It seems like the entire precinct spends a relaxing afternoon sipping cocktails and eating from one of the many food stalls at Market on Main. The converted bonded warehouse from the 1900s retains its rustic feel, but the live music, bustling food stalls, diverse high-fashion clientele all showcase what modern-day Johannesburg is all about. Artists hang from fire escapes above the warehouse, while we enjoy local beers (brewed in Soweto) below and enjoy locally cured cheeses as families rush to catch the vendors before they close.
At night another diverse crowd fills the upstairs of The Orbit jazz club and bistro. Drinks flow to the beat of evening chatter and a piano getting tuned. The crowd reflects the area of Braamfontein, which has become another hip and arty epicenter of the city. We’re also lucky enough to be sitting with a group of awesome men who comprise Johannesburg’s gay rugby team. “We started off as a bunch of friends practicing rugby on the weekends. Rather informal and for a bit of fun,” Teveshan K. Kuni from the Jozi Cats tells me. “Then we heard about the gay and inclusive rugby world and also wanted to play rugby (you know, not just practice all the time). So we knew that having most of the ‘team’ being gay and new to rugby, we’d need to start our own team, so we did,” he says matter of factly over a beet salad. The concern for the team, though, was that rugby is something that most men pick up in high school, so they needed to have a safe space to practice and learn.
After the team was formed, the boys needed to recruit more players. The idea came to create a viral ad campaign that debunked stereotypes and tore down stereotypical walls regarding the LGBT community. A burly rugby player, who happens to be gay, is plastered with the word “Fairy.” The campaign became a major success, receiving international press. “It went viral globally to over 140 countries and was seen by more than 350 million people worldwide. It was great to give us an identity. More importantly, players come and join us. As a club nothing is more important than players,” Kuni says.
“It also helped reignite the conversation about the need to have LGBTQI* role models in traditionally straight-orientated environments like sport,” says Chris Verrijdt.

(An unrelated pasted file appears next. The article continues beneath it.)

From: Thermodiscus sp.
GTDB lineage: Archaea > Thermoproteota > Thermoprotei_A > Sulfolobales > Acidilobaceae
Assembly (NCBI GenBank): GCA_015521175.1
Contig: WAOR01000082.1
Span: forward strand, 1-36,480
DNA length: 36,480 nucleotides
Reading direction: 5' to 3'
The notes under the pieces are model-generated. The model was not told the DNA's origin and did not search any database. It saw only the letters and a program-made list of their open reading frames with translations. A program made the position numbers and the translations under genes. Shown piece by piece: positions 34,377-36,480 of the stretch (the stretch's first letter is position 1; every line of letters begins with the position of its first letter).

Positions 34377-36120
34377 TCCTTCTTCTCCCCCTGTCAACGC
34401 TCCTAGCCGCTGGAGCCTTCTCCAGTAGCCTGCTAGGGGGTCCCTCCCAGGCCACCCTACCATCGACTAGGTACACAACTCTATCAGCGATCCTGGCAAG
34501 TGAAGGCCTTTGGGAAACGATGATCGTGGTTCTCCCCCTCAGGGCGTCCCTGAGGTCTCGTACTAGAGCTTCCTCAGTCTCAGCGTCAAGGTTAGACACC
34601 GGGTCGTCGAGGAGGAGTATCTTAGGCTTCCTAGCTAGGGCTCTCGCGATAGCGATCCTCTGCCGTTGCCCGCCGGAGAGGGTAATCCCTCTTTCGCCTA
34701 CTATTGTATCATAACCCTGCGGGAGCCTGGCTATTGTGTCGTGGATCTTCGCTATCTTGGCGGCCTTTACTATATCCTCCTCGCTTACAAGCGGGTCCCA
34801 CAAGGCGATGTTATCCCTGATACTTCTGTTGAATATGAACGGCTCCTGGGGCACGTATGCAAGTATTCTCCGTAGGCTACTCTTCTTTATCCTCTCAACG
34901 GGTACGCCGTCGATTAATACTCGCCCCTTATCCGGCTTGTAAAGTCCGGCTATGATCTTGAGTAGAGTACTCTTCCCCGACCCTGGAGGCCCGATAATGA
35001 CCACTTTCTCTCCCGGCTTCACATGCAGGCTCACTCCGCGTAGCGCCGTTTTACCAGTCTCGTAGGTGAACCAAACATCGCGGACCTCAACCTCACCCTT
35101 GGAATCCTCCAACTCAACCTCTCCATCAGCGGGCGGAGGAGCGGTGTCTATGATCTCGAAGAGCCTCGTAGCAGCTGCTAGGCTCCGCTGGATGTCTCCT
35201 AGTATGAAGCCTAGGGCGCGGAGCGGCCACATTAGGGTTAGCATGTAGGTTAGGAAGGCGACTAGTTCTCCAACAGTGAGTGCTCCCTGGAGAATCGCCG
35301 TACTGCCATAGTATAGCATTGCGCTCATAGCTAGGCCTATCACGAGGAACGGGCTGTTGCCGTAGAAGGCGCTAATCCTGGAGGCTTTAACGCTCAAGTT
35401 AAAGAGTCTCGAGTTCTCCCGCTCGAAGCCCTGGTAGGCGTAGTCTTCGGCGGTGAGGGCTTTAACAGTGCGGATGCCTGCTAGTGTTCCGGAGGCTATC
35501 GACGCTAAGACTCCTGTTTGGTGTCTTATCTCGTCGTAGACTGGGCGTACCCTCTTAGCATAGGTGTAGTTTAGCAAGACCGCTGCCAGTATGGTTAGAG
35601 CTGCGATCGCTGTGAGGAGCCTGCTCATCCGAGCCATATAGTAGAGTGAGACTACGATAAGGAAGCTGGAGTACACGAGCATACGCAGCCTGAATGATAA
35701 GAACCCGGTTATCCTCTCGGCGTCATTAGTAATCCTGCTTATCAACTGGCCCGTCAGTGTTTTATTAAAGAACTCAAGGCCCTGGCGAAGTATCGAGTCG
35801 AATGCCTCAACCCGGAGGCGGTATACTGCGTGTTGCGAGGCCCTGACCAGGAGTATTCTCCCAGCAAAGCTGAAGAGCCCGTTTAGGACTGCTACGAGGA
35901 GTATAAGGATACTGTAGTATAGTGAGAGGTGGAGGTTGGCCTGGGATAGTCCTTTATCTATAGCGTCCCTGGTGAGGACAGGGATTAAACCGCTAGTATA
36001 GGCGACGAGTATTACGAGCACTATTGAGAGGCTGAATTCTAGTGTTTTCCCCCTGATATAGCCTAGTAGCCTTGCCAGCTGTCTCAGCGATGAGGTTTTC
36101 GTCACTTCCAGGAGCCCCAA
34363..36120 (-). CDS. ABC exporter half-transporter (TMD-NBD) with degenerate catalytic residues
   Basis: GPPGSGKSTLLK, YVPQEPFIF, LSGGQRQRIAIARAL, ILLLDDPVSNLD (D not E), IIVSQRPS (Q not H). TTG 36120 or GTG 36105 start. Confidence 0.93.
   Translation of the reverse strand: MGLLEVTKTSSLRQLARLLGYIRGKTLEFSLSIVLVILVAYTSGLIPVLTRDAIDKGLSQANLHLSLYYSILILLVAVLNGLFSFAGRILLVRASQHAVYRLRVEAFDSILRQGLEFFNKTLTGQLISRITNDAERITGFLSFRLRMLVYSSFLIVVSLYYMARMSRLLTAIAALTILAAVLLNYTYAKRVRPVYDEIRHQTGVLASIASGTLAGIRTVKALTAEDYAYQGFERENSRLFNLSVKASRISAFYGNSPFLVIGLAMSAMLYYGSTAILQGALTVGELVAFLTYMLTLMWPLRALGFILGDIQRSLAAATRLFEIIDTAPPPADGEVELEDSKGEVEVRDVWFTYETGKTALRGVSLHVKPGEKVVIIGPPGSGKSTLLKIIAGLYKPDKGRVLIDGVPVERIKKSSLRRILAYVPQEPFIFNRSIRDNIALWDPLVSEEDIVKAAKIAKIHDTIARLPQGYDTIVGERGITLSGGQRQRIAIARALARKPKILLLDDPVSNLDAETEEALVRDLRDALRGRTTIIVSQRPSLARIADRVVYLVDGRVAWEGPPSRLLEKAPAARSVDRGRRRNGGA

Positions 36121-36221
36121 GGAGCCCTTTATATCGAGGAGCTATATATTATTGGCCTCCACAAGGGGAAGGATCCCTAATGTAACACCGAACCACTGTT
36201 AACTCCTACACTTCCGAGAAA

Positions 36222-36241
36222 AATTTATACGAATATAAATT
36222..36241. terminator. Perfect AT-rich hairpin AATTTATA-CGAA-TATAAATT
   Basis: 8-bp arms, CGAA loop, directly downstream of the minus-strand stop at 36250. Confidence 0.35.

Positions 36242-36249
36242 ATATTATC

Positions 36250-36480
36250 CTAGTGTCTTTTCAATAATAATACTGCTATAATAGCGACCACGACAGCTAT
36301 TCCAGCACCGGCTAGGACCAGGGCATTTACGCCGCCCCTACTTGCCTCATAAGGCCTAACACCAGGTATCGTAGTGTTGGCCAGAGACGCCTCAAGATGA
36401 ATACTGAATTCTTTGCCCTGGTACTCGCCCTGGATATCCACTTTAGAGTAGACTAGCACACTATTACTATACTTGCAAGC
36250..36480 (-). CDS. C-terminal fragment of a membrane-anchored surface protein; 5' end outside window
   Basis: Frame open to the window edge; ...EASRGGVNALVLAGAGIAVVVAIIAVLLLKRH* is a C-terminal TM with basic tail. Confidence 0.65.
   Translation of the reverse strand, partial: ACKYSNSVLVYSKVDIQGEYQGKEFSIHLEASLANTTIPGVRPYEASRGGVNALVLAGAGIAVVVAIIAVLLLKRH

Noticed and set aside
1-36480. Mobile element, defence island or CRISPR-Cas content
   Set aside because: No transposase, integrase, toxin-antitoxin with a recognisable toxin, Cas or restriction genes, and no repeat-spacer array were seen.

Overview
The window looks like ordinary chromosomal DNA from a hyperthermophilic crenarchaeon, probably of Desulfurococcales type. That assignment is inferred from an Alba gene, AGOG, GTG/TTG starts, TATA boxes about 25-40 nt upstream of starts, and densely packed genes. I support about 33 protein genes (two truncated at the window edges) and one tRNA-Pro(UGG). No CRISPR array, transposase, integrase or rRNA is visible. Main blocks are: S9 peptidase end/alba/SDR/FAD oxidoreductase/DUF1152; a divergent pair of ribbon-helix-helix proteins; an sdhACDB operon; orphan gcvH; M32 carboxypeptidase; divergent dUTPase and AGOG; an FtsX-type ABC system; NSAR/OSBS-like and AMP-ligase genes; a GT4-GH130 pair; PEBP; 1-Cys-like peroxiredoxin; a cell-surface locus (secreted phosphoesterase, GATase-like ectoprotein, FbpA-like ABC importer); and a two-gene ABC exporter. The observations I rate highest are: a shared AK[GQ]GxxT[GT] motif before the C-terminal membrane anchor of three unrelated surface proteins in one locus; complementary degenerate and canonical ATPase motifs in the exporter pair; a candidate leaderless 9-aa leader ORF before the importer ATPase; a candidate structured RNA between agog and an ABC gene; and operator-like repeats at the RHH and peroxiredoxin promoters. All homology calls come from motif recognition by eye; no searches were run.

Their sense of humor and good looks is enough to distract us from much of the awesome jazz concert on display and the tasty food, but it’s even more welcome when they offer to take me out for the night. We head to Babylon. Located near Melrose Arch in a kind-of strip mall, next door to a Beefcakes (think male Hooters with a drag show), Babylon is the go-to spot for gay-specific nightlife. A flirty crowd spills out from the bar area, and, in the back, a dance floor heats up well after midnight. We learn that lots of the LGBT nightlife actually takes place in the suburb of Pretoria (where there is another Babylon location).
The next morning, I grab a friend and an Uber to check out another hotspot neighborhood called Melville. (You’ll quickly learn that the exchange rate makes for dirt-cheap Uber rides, we never spent more than seven dollars.) Once considered the bohemian center of Johannesburg, Melville has fallen on some hard economic times since the recession, but businesses are rebounding. One project that is finding life after a poor economy is 27 Boxes. An indoor/outdoor shopping center created by uniquely configuring 20-foot shipping containers has brought in all sorts of independent businesses.
I enter souvenir heaven, HardCopy Books, which has an insane collection of used books, including a decently sized LGBT section; The Strong One has made-in-South Africa goods including kitschy T-shirts; and Love Jozi uses local artists to come up with one-of-a-kind T-shirts and bags. On Wednesdays, we’re told another food hall opens on the top floor, bringing in the surrounding community and people from all over the Johannesburg to experience this clever shopping destination.